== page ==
When we were in Ireland a couple of years ago, I stumbled upon Spoonful Botanicals, an intriguing fermented fruit-and-herb spread. Designed to be anti-inflammatory (and delicious) I was so tempted, but at €30.00 per jar it was way outside of my budget.
After we returned home I kept thinking about it and wishing I had been able to pick up a jar. I did a bit of researched and realized that fermented chutneys are commonplace in India, and searched around for a recipe to experiment with making my own.
Using a Nourishing Traditions raisin chutney recipe as my jumping-off point, I set to work grinding and fermenting aromatics and dried fruit.
Two days later, I cracked the jar, took a taste, and swooned. Oh, yes. This is just what I expected from the boughten, Irish version–and then some. It was spicy, sweet, and exactly what my body craved. I was hooked.
Is it a chutney? A fruity spread? I have no idea. Make a batch, then call it what you will. I won’t lie: it’s not beautiful, but the taste makes up for the appearances. (I promise!)
Why fermented foods?
Lactofermentation provides important probiotics to the digestive system. We make a habit of eating them daily: homemade Beet Kvass, sauerkraut, ginger carrots, and more. This spicy, fruity spread offered one more delicious way to included probiotics in our diet.
Anti-inflammatory Herbal Allies
Lately I’ve been experiencing more joint pain than I’d like. (I suppose any is more than I’d like, but this is quite a bit.) So I’m doing my best to limit inflammatory foods like sugar and refined grains, and to incorporate anti-inflammatory herbs in my diet each day.
A daily dose of ginger, turmeric, black pepper, and other allies is already going into in my morning tea, and I drink a shot of tart cherry juice most nights. But adding more anti-inflammatory foods and herbs felt like a smart decision.
This fruity-sweet ferment includes turmeric, pepper, and ginger–warming anti-inflammatories that can help alleviate joint pain. And it’s so delicious that after surprising Lupine with a taste on a bite of whole-grain pancakes yesterday, she dipped into the jar and spread a generous amount on her next helping. “It’s so good that I’m taking more on purpose.”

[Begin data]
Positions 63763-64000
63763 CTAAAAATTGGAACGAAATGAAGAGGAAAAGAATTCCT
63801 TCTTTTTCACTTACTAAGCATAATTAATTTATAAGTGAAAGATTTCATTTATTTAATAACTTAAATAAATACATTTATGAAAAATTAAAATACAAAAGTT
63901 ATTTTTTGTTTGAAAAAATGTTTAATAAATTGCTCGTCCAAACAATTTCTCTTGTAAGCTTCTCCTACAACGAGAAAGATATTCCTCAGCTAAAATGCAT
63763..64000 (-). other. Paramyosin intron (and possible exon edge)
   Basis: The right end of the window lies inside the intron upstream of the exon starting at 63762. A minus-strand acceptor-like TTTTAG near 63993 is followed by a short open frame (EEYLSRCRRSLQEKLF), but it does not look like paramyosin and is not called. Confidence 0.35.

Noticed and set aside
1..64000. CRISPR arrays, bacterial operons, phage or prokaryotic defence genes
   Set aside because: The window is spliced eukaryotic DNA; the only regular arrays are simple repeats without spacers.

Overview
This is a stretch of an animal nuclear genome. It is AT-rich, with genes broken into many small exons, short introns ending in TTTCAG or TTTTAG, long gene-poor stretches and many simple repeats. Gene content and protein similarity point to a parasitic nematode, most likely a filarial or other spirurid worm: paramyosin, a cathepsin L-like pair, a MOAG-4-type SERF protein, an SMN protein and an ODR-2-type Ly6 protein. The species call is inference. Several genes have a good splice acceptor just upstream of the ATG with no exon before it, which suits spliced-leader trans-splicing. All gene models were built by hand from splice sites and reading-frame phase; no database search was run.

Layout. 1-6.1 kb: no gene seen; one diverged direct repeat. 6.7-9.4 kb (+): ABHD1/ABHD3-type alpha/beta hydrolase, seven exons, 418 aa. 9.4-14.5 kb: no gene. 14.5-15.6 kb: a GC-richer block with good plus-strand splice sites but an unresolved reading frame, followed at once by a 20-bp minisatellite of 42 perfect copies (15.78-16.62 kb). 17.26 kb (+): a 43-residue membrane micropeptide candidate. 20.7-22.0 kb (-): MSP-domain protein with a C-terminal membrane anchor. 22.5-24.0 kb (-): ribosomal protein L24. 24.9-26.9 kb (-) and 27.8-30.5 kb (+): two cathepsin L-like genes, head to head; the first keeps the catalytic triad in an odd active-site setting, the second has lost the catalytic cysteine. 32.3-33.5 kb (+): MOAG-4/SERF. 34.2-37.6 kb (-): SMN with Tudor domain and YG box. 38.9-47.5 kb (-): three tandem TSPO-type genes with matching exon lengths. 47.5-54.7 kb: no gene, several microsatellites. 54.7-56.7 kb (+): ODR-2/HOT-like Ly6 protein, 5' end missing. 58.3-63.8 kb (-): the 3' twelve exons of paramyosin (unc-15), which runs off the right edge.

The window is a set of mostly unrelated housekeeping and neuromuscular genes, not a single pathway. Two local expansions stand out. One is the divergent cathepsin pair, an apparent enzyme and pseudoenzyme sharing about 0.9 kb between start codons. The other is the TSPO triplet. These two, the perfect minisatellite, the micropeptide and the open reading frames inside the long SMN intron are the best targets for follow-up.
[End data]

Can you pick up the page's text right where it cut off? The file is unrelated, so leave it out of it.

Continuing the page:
Ready to whip up a batch? It goes together in a snap and will keep for weeks in the fridge once fermented (if you don’t gobble it up before that.)
Fermented Fruit Chutney Recipe
- 1 1/2 cup raisins
- 3 Tb ground turmeric (or 3 Tb fresh ground turmeric and 2 Tb ground)
- 1 Tb fennel seeds
- 1/4 tsp plus 1/8 tsp black pepper, freshly ground (fine)
- 3/4 C hot water
- 2″ knob fresh ginger (peel on), grated
- 3/4 C dried dates
- scant 1 1/4 tsp salt (divided)
- Combine raisins, turmeric, black pepper, and fennel in a stainless steel or glass mixing bowl. Avoid plastic or other materials that may stain from turmeric.
- Add 3/4 C very warm water (approximately 100 to 120° F) water and stir to combine. Cover and allow to soak for 1 to three hours.
- Meanwhile, combine fresh, unpeeled ginger with pitted dates plus 1 scant teaspoon salt in the bowl of your food processor. Process until a smooth, sticky paste results.
- After raisin mixture has soaked and raisins have plumped somewhat, transfer the mix along with any remaining soaking liquid to the ginger and date mix in the the processor. Pulse for several minutes until desired consistency is achieved. (I like mine as a spread so it’s fairly smooth, but chunkier is fine, too.)
- Transfer paste to a suitably sized glass jar (I used a pint), allowing at least 1″ of headroom. Tap jar gently on the counter, then insert a butter knife to remove any large air bubbles and tap again. Smooth the top surface of your paste with the knife.
- In a separate container, combine 1/4 tsp salt with 1/4 C warm water. Stir to dissolve, then pour gently over the top of your dried fruit mix, completely covering the surface of the chutney. Discard any extra brine that doesn’t fit in the jar.
- Tightly seal and set on a stain-proof plate or bowl. Allow to ferment at room temperature (out of direct sunlight) for 2 days.
- After two days, open your jar over the sink, just in case any brine spills out. (The jar may be slightly pressurized from fermentation. A satisfying “pssssshhht!” sound is perfectly normal and not a cause for alarm.) Most of your brine will have been drawn down into the fruit mix, but if any surface brine remains, pour it off into the sink.
- Stir well, sneak a taste, then refrigerate.
- Allow to mellow for a few days if desired, then spread on crackers, pancakes, waffles, apple slices, or toast, or stir into hot porridge.
Fermented chutney will keep for three months or more in the refrigerator.